Posted on: August 4, 2023 Posted by: Kim Muncie Comments: 2

What inspired you to start creating music?

I just wanted to get things I had experienced or observed or felt out of me and into the world. I believe songs are the best way for me to share. There’s an old saying about not dying with all your music still inside.

Did being raised in the greater St. Louis area have an influence on your music?

I’m not sure that it had any great influence, though there is a geographical reference in my song, “Not Too Bad for a Po’ Boy.” Also, in my song “Renaissance Man”, there’s a reference to Stan “The Man” Musial (great Cardinal Hall-of-Famer). I like the Blues, especially Muddy Waters, but overall, I think the influence was not substantial.

Why did you choose to direct and edit the music video for “Mother Tough”?

I did not trust anyone else to capture my vision. I guess I’m something of a control freak.

What is one piece of advice that you would give to your younger self?

Be bold and take more risks.

What inspired the visuals for the “Mother Tough” music video?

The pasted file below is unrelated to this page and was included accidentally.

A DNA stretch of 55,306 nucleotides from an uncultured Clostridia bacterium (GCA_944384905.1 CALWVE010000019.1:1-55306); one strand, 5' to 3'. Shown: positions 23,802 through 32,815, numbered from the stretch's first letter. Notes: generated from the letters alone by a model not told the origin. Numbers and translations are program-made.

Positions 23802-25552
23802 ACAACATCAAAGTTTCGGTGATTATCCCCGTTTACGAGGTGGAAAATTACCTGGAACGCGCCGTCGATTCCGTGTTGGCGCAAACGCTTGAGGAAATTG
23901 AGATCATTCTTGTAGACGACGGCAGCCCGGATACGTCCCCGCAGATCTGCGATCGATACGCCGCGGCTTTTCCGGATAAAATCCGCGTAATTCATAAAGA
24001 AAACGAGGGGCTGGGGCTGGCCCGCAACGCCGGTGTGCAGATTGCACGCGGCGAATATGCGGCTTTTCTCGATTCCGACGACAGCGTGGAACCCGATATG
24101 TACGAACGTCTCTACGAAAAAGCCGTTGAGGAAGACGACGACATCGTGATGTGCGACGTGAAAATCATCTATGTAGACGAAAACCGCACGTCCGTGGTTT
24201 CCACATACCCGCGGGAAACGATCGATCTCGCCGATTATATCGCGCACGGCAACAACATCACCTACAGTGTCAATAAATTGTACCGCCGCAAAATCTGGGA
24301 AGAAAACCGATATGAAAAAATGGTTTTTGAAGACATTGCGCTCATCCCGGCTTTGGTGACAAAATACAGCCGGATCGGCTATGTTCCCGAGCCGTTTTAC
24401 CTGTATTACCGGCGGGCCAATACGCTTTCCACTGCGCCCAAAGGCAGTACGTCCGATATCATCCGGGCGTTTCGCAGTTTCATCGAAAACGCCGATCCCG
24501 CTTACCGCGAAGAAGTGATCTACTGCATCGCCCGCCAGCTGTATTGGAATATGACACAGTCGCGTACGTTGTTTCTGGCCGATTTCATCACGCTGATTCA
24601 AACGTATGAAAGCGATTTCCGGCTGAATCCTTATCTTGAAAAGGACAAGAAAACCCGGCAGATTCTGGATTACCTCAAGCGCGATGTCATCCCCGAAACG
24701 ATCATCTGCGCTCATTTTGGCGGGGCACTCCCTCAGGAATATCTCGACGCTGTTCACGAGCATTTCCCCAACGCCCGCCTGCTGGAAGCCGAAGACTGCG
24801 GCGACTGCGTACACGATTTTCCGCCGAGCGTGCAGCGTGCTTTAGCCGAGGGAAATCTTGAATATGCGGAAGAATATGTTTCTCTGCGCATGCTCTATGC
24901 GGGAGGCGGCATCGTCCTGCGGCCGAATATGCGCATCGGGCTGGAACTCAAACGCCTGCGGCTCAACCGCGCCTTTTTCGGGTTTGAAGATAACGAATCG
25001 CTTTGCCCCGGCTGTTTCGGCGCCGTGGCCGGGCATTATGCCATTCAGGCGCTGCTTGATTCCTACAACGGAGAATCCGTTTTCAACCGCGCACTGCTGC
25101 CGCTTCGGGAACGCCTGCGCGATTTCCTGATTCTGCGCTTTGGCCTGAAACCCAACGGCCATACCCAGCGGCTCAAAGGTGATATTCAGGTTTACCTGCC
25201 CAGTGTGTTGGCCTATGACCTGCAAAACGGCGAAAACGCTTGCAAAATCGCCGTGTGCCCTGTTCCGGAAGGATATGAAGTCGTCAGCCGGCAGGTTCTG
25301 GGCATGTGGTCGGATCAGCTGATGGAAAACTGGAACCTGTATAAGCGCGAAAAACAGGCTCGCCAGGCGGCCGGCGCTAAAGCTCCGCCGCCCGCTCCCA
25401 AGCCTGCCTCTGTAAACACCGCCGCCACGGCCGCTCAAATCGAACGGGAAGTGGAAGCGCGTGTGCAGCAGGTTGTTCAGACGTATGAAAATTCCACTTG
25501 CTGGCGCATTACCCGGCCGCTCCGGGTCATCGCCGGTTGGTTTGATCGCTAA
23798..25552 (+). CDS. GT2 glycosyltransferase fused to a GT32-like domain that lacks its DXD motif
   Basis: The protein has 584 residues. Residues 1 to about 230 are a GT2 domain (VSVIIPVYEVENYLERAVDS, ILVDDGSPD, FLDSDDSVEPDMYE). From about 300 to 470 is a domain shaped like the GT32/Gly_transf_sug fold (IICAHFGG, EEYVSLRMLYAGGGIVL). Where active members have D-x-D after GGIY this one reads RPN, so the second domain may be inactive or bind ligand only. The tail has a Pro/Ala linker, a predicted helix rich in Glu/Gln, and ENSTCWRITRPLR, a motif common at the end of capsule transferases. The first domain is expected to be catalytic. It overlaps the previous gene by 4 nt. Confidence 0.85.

Considering that motherhood is universal, that is, regardless of race or ethnicity or religion or whatever, everyone’s got a mother, I wanted to depict the diversity of motherhood by showing a wide variety of women, women who looked different from one another but nevertheless were (or could be) mothers.

What is your favorite part about recording music?

Actually, it’s both the pre-recording and the post-recording phases. Pre-recording is of course the creative process of writing the song. Post-recording is when I perform the song live. The recording in the studio is the middle phase, which for me has a slight bit of excitement that rises only modestly above neutrality.

What is the biggest lesson you’ve learned from your time in the music industry?

The biggest lesson I’ve learned from my time in the music industry so far is the importance of staying true to myself and my unique artistic vision. As an emerging songwriter and performer, it’s incredibly easy to feel the pressure to please the gate-keepers or to conform to certain industry norms or fit into a specific genre. However, I firmly believe that my strength lies in my originality and eclecticism.

What is the most important thing that you want listeners to think about when they hear “Mother Tough”?

That being a good mother is a tough job. It’s generally harder for a single mom, but it’s a tough job for any mom, whether she has one kid or three or seven. Not that fathers have it easy; far from it. But in most families I think the mother takes the prize for most beleaguered.

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